Despite COVID-19, your on-campus classes will ultimately return. Perhaps fall 2020, maybe later. But eventually. Unfortunately, scheduling will still be a challenge. Don’t despair. You’re in good company because for countless other colleges and universities efficient and effective course scheduling remains unattainable. On a more positive note, now may be the perfect time to simplify and optimize your scheduling process.
This 3-part series will help you understand the problems so many schools face today in their section scheduling endeavors. It will also provide guidance on determining your specific pain points, managing cultural change, and finding the scheduling solution that’s best for your institution.
Students’ needs are changing drastically, and universities recognize that they need to do more to keep up. But taking the necessary steps to de-prioritize faculty scheduling preferences to better service students can strain relationships between departments, instructors, and administrators as they endeavor to find common ground.
Intangible and cultural phenomena at an institution can make it especially hard to effect change. As the Education Advisory Board (EAB) notes, “space management in higher education is complicated by historical culture and shared governance.” Making a change is rarely, if ever, simple.
As you know, effecting change across an institution can be incredibly difficult. Even if your school is willing to acknowledge its shortcomings, administrators and academics are staunchly resistant to upsetting the status quo. They would rather make predictable mistakes than fail in possibly unknown ways.
That’s why garnering support from all facets of university life has become indispensable in the process of making tangible, substantive progress. To alter a culture, you need buy-in from all the individuals who compose it. As a result, Coursedog is working with dozens of schools to understand best practices in changing administrative and faculty cultures to be more data-driven, student-centric, and efficient.
Before any tangible change can occur, there needs to be consensus on your campus that a problem exists, what that problem is, and that it’s worth fixing. So, investing in university-wide collaboration upfront is invaluable. You must contextualize the problem within the broader context of your school’s objectives and the relevance of each individual constituent’s function to them. Without this collaboration at the outset, initiatives to change garner little legitimate support and are likely to face friction and turbulence.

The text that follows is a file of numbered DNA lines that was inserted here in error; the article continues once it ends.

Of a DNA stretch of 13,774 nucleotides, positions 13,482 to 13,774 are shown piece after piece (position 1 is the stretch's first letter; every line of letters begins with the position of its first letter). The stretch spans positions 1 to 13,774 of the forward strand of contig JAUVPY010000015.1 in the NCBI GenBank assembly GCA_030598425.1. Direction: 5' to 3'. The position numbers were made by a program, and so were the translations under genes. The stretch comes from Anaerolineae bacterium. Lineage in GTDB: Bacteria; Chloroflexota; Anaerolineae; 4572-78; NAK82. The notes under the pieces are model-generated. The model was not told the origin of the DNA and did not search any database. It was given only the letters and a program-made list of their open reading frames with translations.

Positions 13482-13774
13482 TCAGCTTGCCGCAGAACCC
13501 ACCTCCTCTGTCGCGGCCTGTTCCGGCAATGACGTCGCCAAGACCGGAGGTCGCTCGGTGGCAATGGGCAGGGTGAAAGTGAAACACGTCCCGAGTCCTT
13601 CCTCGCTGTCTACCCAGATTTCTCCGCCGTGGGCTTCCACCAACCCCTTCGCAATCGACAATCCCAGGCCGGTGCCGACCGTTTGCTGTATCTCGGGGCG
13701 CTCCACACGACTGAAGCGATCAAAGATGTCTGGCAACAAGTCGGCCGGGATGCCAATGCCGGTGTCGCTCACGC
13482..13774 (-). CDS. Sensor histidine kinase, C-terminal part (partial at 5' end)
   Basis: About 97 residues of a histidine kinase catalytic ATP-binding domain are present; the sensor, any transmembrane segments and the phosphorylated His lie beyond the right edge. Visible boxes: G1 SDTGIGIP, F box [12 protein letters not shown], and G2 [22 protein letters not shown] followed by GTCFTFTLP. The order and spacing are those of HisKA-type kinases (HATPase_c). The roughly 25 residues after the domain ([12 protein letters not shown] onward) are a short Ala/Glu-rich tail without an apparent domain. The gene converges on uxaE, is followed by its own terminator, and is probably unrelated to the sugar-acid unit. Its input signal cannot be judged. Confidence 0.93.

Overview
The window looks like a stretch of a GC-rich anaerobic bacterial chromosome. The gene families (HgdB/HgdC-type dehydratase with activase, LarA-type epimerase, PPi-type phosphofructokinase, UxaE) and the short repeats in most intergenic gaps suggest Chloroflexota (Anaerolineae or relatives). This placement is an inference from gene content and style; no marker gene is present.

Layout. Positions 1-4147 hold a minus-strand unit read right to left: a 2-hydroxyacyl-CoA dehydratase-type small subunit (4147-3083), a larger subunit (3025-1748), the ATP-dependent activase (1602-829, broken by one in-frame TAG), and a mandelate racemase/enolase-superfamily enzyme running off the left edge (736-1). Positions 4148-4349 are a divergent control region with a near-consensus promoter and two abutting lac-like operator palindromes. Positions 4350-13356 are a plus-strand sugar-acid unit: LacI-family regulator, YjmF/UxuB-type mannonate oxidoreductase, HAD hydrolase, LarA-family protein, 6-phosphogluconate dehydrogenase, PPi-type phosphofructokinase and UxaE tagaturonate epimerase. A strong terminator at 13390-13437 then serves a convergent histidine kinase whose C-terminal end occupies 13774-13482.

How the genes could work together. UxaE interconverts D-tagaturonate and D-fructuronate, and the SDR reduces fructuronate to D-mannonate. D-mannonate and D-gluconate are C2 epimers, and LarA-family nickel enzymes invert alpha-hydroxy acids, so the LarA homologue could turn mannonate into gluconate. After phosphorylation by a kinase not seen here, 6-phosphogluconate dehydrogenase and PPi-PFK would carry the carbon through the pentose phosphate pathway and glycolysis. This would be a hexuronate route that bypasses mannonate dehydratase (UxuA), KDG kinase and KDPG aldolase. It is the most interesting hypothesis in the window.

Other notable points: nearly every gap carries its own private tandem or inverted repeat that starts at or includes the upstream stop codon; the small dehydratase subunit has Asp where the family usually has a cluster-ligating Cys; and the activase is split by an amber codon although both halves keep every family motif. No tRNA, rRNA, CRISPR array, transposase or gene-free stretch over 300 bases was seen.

Widespread and diverse involvement of institutional personnel is imperative for meaningful change. By encouraging collaboration between instructors, department chairs, administrators, and university executives in the process, you can more democratically and substantively institute change, while decreasing the likelihood of discord moving forward. Doing so will facilitate analysis and solutions more consistently representative of your school as a whole, fostering a culture of common purpose and accountability.
At many institutions, stakeholders remain unaware of the implications of poor space, time, and resource utilization for both the campus community and the school’s operational success. At some institutions, stakeholders fail to see how they would benefit from improved utilization and so are unmotivated to act. As a result, they deprioritize space management, often citing political fragility as a reason not to act. By tailoring space, time, and resource management communications to specific audiences, and by highlighting the impact of potential solutions, you can better leverage people across your college or university. In particular, share the array of research on the topic and that’s been used to inform pieces like this one.
Data is indispensable to the process of motivating and actualizing change. Getting data in the hands of those potentially at odds with disrupting the status quo is a compelling way to motivate action. And making data-driven decisions geared toward retention, persistence, and graduation rates, especially as they relate to the optimization of administrative processes on campus, will validate the effort required to try something new.
New initiatives only work if policies are actually enforced, and policies will only be enforced if it’s feasible for people to do so. If it proves to be too difficult an undertaking, few will reliably endure, regardless of the ends an initiative aims to serve. Thus, you must focus on strategies that support your metrics while providing a clear roadmap of how to achievement them. Consult with peer institutions to share best practices and empower the folks at your school to implement new initiatives easily and on a timely basis.
Coming soon. Part 3, Selecting a Scheduling Solution: What to Look for in a Vendor. And make sure you’ve read Part 1, Introduction: The Problem. The Pain Points.